LG introduces robots to replace hotel employees

LG is introducing CLOi (pronounced KLOH-ee), a line of three new concept robots specifically developed for commercial use at hotels, airports and supermarkets. The trio will be unveiled at CES 2018, the Consumer Technology Association’s show, this week in Las Vegas.

The purpose of the Serving Robot is to deliver meals and drinks to guests and customers at hotels and airport lounges quickly and efficiently. The robot can deliver food or refreshments around the clock and with its built-in sliding tray, present the tray to the customer for easy removal. Once the delivery is confirmed, the Serving Robot makes its way back on its own.

Designed to deliver luggage to guests’ rooms, the Porter Robot minimizes the inconvenience that may result from slow service and long wait times during a hotel stay. The Porter Robot can also handle express check-in and check-out service and take care of payment, allowing busy guests to check out and have their luggage delivered to a waiting car in a fraction of the time.

Finally, LG's third new robot is made to work with customers at a supermarket, telling them the price of products and then guiding them through the aisles.

Hotel guests in some major cities are getting used to robots delivering items to their rooms and one hotel in Japan is completely run by robots. Many of the hotel robots are butlers, deliver amenities and roomservice items, like the Relay robot from Savioke at the Luma Hotel Times Square in New York City and the Singapore Hotel Jen. Hotel Jen is the first international hotel brand to use autonomous Savioke Relay robots in Asia.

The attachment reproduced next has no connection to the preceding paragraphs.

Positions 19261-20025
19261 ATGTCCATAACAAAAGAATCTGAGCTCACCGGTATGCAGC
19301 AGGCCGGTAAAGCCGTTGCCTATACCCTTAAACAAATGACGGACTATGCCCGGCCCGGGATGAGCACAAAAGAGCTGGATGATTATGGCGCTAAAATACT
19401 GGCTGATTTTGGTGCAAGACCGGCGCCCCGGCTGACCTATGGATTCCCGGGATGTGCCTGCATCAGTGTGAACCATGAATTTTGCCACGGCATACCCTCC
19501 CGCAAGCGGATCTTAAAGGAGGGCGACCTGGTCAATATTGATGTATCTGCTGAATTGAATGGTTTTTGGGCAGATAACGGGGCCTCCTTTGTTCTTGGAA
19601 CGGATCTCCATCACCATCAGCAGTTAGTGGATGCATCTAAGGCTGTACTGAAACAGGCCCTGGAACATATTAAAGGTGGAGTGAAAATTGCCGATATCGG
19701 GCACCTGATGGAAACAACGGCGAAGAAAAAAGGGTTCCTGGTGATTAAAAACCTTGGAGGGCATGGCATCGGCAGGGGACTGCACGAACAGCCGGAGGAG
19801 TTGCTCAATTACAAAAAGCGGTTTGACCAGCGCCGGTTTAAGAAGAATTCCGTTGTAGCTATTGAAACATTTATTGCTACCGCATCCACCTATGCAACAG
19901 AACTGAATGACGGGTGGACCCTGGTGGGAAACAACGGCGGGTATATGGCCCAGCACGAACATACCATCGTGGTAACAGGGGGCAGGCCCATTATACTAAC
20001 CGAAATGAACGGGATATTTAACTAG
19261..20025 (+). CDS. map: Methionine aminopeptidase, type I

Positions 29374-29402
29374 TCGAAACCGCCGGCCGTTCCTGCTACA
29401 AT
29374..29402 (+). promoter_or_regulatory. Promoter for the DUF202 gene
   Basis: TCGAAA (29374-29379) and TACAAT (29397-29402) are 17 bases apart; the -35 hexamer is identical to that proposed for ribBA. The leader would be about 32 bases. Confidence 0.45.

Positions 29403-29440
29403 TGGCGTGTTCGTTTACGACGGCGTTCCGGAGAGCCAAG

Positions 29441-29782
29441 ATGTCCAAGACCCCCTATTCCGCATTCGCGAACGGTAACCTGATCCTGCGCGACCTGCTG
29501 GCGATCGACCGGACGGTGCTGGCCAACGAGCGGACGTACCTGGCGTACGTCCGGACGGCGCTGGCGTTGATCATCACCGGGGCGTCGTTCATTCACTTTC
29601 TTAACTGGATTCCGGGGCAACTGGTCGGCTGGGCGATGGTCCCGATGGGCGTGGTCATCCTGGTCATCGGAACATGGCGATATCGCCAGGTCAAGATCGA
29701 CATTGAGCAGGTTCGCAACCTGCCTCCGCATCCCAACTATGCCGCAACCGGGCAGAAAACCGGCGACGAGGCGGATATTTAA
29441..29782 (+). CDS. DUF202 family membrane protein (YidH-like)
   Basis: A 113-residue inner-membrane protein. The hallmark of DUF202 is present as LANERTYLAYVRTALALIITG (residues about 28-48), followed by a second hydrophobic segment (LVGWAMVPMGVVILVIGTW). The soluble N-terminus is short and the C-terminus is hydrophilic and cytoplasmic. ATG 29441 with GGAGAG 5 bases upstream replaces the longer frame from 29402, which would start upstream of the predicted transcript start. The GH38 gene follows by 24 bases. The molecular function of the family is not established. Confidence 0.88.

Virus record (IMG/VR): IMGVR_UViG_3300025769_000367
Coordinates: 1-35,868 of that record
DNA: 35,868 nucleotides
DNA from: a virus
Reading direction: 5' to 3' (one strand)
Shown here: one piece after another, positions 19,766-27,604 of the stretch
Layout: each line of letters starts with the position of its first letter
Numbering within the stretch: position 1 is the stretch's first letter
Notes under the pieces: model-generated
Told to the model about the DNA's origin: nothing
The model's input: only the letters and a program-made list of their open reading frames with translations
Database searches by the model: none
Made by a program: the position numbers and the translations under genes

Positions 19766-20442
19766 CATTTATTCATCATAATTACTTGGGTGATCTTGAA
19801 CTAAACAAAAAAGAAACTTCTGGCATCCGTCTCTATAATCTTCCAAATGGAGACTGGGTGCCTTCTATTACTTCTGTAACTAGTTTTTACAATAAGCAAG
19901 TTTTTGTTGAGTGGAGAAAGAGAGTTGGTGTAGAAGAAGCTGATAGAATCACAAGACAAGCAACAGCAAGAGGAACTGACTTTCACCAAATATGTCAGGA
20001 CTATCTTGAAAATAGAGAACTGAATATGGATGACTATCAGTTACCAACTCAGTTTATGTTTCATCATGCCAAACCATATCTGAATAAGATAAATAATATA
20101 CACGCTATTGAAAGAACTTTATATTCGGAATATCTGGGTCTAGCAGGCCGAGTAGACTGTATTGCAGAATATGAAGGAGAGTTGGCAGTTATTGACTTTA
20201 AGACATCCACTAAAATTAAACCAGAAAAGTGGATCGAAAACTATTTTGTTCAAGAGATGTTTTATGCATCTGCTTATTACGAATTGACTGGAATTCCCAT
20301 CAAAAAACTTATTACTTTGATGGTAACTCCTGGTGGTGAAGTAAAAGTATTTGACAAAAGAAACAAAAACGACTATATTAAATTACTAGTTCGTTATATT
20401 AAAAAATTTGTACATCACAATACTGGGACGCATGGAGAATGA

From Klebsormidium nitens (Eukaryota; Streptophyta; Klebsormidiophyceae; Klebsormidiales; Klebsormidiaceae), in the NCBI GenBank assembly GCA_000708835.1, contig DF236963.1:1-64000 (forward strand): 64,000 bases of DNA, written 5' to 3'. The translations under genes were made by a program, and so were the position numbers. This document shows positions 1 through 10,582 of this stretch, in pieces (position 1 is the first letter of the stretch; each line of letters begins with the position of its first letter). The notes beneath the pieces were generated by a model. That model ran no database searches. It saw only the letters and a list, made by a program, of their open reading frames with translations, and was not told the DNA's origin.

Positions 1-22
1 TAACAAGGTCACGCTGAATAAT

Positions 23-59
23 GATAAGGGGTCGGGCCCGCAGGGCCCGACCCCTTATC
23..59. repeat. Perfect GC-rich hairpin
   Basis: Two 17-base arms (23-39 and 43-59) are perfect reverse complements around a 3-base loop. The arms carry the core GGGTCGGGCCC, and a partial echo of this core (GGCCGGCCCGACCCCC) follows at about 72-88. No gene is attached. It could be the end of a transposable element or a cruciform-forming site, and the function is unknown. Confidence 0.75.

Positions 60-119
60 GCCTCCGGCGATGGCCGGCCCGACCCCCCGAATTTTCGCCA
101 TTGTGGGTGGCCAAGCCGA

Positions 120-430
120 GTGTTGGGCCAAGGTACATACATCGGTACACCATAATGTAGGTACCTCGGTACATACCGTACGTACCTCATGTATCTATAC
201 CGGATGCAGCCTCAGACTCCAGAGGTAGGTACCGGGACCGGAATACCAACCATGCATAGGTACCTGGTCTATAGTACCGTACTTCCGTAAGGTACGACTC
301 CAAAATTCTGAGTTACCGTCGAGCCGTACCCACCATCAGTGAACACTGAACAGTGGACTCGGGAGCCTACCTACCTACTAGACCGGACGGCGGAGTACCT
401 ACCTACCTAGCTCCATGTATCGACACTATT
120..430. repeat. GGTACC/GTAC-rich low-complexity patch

A representative of the Luma Hotel Times Square has clarified that the hotel's Relay robot, nicknamed Alina, has not replaced any staff members, and the hotel has no plans or intentions to replace any staff members with automations in the future.

The Sheraton Los Angeles San Gabriel Hotel, opening this month, will be the first U.S. hotel to tout eight TUG robots developed by Aethon, a provider of autonomous mobile robots. Visitors to the 288-room hotel will be greeted by Aethon’s 4-foot high, friendly-looking TUG robots whether looking for directions to elevators or receiving an in-room delivery. Having eight robots is a first for the U.S. hotel industry, according to the hotel’s GM.

The new LG robots follow in the footsteps of other robots in the CLOi line: the Airport Guide Robot and the Airport Cleaning Robot recently completed successful trial runs at Korea’s Incheon International Airport. The Lawn Mowing Robot and the Hub Robot, which recently participated in a trial at one of Korea’s largest financial institutions providing information and servicing customers at the bank’s branches, are also part of the CLOi family. LG’s CLOi robots will be developed in parallel to ThinQ products, LG’s AI brand for consumer electronics and home appliances.

A report released by McKinsey & Company last November suggested that by 2030, as many as 800 million workers globally could be replaced by robots. Even if automation adoption is slower than anticipated, as many as 400 million people could still be affected, the report said.

A representative of the Luma Hotel Times Square has clarified that the